It was a watershed once famous for being bloated with salmon. Then a hundred years of urban and industrial development took away the very reason the close by city was given its name. According to Kwikwetlem First Nations Counselor Fred Hulbert, elders speak of walking across the river and barely getting their feet wet there were so many salmon. Coquitlam is an anglicization of “Kwikwetlem,” which means “Red salmon up the river” or “Small red salmon” in the Halkomelem language. The Kwikwetlem First Nation has lived in the area since time immemorial, drawing sustenance from the Coquitlam river, which ran red with coho, chinook, pink, chum and sockeye.

Now the First Nation is working with the City of Coquitlam and a handful of local organizations to bring the salmon back. Their work has prompted two projects – one to bring salmon back to the Coquitlam River; the other to bring salmon to the city sidewalks.

The story of Coquitlam’s disappearing salmon begins in 1905. At that time, Coquitlam was a fledgling mill town. As the town’s population grew, so did the region’s need for power, and so a dam was constructed to serve two purposes: supply drinking water to New Westminster via Coquitlam Lake and ensure water would flow consistently to powerhouses on Indian Arm. The salmon lost out.

The original dam had a fish ladder, but a few years later when the dam was reconstructed, the ladder was left out, and so the thin blue line that granted salmon passage to the Pacific was cut off. Those in the reservoir upstream became landlocked and transformed from sockeyes to kokanees (the name given to salmon that don’t migrate), and for more than a century, Coquitlam lost touch with the sockeye.

Nearly one hundred years later, thanks to the urging of the Kwikwetlem First Nation, the Salmon Restoration Project was formed. This organization, which includes the Kwikwetlem First Nation, the Department of Fisheries and Oceans, the BC Ministry of Environment, BC Hydro, Metro Vancouver and local stewardship organizations, has been working ever since to restore the sockeye salmon run.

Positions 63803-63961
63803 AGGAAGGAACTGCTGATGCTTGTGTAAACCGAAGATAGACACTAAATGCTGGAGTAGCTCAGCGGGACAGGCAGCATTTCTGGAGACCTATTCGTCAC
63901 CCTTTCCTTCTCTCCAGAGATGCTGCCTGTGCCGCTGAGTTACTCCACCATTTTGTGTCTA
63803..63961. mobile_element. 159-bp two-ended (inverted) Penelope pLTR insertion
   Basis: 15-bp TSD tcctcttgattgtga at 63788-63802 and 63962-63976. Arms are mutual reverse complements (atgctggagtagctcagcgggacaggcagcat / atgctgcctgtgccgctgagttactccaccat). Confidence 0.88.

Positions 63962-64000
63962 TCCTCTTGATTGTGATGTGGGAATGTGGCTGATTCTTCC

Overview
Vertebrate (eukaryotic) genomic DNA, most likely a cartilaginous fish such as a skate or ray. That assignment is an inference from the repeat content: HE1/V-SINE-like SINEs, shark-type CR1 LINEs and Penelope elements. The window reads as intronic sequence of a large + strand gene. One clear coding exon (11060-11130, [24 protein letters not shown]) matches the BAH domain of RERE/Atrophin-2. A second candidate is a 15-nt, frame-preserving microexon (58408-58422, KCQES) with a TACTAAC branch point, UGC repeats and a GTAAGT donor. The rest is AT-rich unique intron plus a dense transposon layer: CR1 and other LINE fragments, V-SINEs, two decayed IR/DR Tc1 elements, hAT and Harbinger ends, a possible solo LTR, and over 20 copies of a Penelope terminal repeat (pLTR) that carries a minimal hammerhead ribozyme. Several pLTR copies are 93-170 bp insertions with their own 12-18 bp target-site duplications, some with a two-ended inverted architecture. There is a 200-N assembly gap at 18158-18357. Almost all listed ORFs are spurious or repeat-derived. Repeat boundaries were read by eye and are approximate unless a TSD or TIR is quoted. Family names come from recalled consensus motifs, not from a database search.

In 2005, one hundred years after the dam was built, 1,500 of those landlocked kokanees were released down the river to make the migration back to the Pacific. In the spring of 2017, the restoration project embarked on its most ambitious project to date.

More than 5,000 young salmon or smolts were released in April 2017 to make their way to the Pacific. In 2019 they are expected to return to the base of the Coquitlam Dam, and the organization is hoping their return will be be the largest in more than 100 years.

It’s this story in part, that inspired the city of Coquitlam to create a project of its own — this time to celebrate the cultural significance of the salmon. Coquitlam celebrated its 125th anniversary last year and to mark the occasion, the city commissioned Squamish artist Jody Broomfield to sculpt 12 giant salmon sculptures, made from fibreglass composite.

The 12 sculptures have been installed throughout the city, at park entrances and in front of City Hall, all part of work undertaken by the Coquitlam Anniversary Steering Task Force.

“It was cool because we engaged local artists, and engaged the community in selecting the art,” said Karen Basi the city’s cultural services manager. Twelve artists were chosen from a pool of 41 applicants, who adorned the sculptures with paint and other materials. “The artists have done an amazing job,” said Basi.

Now, for the city’s upcoming Culture Days, running from 29 September to 1 October, you can participate in a scavenger hunt involving the salmon sculptures.

 

Salmon sculptor Jody Broomfield and Salmon artist Shohre Shirazi (City Hall Salmon)
Credit: City of Coquitlam

Artist Elham Sarvi painted this salmon, situated in front of Cottonwood Park, using Korean, Chinese and Iranian motifs. Credit: City of Coquitlam